Patients in Somerset with learning disabilities are getting much better care than before, according to the national regulator Care Quality Commission (CQC).

A national mental health and learning disabilities report published by the CQC on 15 March has praised the way Somerset Partnership NHS Foundation Trust made huge improvements that saw its rating for learning disabilities services rise from ‘Inadequate’ to ‘Good’, with ‘Excellent’ for its leadership.

One of the most important areas of change has resulted in improvements in the communication between managers and staff responsible for caring first-hand for patients and service users. Staff reported that this greatly lifted their morale and meant they felt empowered to suggest changes to improve care.

Following the ‘Inadequate’ rating in September 2015, CQC inspectors visited Somerset to work closely with staff across the service, from management and clinicians, to reception staff and administrators.

Laura Lanning, a clinical psychologist at Somerset Partnership, said she felt that having a CQC inspector in the room while she carried out a mental health review was very helpful.

She said: “I had feedback that my supervision notes were accurate and thorough, which felt great and the service user was pleased that he had been selected to be observed as part of the inspection.”

Jane Yeandle, Somerset Partnership’s manager responsible for learning disabilities, said:

“Our staff were understandably disappointed with the September 2015 inspection of our community mental health services for learning disabilities and it was in effect a watershed moment for us and for patients and service users across Somerset.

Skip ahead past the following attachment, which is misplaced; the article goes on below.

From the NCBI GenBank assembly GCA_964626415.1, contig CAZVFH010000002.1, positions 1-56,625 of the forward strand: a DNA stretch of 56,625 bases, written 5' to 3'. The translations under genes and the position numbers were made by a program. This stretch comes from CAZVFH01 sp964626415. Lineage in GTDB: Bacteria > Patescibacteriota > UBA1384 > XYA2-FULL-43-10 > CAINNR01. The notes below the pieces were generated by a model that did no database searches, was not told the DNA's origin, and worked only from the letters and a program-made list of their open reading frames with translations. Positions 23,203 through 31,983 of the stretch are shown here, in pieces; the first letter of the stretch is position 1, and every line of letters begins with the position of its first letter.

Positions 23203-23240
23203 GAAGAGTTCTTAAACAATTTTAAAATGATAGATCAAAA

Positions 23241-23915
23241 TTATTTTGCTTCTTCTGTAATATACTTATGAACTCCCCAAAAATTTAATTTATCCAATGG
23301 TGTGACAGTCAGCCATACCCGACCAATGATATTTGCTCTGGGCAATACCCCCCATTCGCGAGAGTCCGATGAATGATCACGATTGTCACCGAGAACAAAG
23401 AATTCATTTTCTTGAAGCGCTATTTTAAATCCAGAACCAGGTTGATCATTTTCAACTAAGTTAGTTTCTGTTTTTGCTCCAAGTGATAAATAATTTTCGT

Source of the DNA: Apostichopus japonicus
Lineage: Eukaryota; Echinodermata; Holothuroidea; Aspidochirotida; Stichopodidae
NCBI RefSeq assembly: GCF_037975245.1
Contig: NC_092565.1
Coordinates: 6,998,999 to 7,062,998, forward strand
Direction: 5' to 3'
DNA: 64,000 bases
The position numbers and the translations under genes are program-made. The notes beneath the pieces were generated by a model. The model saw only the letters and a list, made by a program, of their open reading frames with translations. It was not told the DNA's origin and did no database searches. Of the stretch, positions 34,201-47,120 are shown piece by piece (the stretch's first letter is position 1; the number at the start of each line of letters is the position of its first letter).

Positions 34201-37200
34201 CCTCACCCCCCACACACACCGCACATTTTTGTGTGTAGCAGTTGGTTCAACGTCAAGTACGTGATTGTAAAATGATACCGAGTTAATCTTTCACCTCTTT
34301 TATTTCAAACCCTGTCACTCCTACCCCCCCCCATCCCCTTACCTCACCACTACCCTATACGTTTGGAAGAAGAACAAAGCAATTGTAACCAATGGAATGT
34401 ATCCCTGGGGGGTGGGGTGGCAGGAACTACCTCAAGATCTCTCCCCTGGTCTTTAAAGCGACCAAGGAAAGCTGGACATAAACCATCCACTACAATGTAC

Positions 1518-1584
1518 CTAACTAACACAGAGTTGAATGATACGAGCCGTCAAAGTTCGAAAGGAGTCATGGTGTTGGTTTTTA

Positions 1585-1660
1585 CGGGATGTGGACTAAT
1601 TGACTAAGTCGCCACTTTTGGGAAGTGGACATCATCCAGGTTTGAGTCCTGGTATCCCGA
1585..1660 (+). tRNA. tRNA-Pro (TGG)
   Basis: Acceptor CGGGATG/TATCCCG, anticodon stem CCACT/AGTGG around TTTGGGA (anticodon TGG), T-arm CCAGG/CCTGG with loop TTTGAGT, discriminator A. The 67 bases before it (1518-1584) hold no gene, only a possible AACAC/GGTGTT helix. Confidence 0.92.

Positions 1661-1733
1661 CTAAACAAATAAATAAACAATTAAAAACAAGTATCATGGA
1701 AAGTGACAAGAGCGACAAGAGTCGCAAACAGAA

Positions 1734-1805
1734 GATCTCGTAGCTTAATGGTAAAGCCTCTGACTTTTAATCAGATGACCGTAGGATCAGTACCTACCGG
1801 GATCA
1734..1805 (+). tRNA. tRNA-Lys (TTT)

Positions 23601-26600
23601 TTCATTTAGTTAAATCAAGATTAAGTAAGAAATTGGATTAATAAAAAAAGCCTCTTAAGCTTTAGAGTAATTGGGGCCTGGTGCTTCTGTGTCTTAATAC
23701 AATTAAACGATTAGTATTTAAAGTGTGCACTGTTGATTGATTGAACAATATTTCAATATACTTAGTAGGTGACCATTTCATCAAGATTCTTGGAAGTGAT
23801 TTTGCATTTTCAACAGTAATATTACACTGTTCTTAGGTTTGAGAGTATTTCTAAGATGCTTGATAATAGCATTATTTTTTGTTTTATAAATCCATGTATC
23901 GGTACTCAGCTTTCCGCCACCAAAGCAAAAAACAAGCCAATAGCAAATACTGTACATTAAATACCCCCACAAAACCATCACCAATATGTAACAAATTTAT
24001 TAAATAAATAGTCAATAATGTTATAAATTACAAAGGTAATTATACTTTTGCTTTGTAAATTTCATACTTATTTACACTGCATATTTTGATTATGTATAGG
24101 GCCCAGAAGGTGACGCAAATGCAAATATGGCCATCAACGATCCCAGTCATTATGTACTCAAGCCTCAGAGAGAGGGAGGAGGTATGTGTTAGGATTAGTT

“We made a number of improvements to the services, including a more structured team, closer monitoring of patients’ care plans and recording notes electronically rather than relying on a paper based system.

“We also set up a buddy system where staff skilled in particular areas could assist their colleagues and share their knowledge.

“We are very pleased that our changes have led to the CQC rating us as ‘Good’, but we want to go one better and are still working very hard to improve the service we give to patients.

“Three areas that we will focus on in the coming year will be the way we educate families on what level of service they should expect to get and how it can be accessed by people with learning disabilities. We are also looking at out-of-county referrals and making it easier to record feedback from service users and their families.”

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